In the Year 2000: A Look at Yesterday's Future : The Bryant Park Project A 1939 World's Fair video that looked ahead to the year 1960 is funny.
NPR logo In the Year 2000: A Look at Yesterday's Future

In the Year 2000: A Look at Yesterday's Future

For my contribution to the Most today, I talked about an article in today's New York Times science section about driverless cars. The article points out some of the less obvious benefits of the technology, including the following:

When a freeway filled with human drivers is operating at full capacity...the cars actually occupy less than 10 percent of the road's surface area. The rest is empty space between cars. Smart cars could be grouped more closely together, doubling or tripling the road's capacity, as engineers have demonstrated by running a platoon of driverless Buicks, spaced just 15 feet apart, at 65 m.p.h. down Interstate 15 near San Diego.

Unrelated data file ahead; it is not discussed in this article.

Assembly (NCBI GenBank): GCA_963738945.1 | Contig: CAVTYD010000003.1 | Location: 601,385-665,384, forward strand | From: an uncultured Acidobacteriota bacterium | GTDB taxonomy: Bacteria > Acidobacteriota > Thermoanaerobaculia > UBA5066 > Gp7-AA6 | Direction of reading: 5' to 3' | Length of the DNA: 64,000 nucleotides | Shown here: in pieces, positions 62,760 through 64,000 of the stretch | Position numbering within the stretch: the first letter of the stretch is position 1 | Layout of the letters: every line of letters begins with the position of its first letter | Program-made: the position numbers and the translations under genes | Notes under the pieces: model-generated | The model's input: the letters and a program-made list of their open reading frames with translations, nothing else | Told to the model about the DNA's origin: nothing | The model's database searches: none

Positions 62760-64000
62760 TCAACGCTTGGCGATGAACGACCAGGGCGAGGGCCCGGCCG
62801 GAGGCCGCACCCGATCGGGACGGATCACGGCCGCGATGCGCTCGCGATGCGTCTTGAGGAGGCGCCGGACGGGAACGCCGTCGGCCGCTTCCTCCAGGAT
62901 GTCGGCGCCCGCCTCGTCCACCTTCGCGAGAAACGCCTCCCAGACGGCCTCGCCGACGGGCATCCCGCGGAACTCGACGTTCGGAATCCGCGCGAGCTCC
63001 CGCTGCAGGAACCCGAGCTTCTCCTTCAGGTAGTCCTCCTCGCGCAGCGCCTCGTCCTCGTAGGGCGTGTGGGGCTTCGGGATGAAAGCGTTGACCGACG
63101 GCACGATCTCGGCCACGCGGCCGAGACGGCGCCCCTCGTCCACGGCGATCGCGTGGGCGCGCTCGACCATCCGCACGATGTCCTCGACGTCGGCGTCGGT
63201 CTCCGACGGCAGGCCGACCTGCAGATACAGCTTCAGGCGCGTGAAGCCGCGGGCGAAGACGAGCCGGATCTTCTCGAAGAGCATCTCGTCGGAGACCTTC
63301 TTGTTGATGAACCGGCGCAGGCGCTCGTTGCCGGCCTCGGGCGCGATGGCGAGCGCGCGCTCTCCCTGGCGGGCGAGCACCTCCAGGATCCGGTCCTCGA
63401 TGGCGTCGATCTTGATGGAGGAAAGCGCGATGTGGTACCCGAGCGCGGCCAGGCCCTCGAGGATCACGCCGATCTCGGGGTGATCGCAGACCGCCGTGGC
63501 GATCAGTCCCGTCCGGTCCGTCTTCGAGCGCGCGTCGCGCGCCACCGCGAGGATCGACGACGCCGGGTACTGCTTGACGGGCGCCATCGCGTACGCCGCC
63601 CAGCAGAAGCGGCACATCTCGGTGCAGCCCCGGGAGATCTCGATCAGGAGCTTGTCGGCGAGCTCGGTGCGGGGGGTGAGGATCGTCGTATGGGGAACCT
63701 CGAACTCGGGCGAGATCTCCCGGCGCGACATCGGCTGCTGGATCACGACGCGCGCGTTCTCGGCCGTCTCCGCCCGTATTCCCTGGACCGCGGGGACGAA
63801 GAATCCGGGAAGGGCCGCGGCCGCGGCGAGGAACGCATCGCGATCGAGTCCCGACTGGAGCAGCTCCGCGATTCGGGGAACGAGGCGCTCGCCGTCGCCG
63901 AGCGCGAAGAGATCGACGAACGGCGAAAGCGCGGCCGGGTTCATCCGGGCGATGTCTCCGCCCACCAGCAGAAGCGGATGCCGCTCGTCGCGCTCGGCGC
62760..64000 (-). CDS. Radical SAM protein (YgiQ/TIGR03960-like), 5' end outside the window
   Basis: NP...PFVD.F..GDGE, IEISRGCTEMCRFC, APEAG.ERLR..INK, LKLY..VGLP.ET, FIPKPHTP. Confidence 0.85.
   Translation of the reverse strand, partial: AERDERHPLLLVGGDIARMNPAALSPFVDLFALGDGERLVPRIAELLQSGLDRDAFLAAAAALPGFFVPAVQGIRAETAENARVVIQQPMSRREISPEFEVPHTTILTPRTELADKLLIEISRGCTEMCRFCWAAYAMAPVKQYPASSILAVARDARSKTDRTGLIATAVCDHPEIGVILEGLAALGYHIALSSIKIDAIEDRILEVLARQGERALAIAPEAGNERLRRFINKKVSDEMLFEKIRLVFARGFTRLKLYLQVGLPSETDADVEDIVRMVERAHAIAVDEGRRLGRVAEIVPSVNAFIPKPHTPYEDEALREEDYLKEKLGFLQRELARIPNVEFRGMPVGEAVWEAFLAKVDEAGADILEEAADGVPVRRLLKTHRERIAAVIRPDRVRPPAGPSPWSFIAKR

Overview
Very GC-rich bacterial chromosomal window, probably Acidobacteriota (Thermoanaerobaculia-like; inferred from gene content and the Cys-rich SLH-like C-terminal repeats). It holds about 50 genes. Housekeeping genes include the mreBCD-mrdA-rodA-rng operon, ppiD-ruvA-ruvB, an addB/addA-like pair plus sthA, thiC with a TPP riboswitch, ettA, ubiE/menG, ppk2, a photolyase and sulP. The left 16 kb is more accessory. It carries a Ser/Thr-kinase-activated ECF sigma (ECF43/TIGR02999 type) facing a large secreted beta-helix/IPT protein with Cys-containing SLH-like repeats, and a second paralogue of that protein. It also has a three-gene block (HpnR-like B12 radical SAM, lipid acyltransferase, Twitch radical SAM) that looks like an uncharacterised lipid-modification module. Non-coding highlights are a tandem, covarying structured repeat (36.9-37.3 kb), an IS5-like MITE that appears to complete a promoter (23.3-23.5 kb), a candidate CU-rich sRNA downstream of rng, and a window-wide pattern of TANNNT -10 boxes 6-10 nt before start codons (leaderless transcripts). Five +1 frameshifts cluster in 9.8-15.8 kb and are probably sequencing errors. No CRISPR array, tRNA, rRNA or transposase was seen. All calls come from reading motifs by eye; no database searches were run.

But the best thing about this article is that it turned me on to hilarious video content. (Why read things when you can look at talking pictures instead?) The piece references other times in history when we've been told that driverless cars are just around the technological bend, including at the 1939 World's Fair. General Motors had a "Futurama" exhibit that looked ahead, way ahead, all the way to the year 1960. It's pretty classic...

Part One

Part Two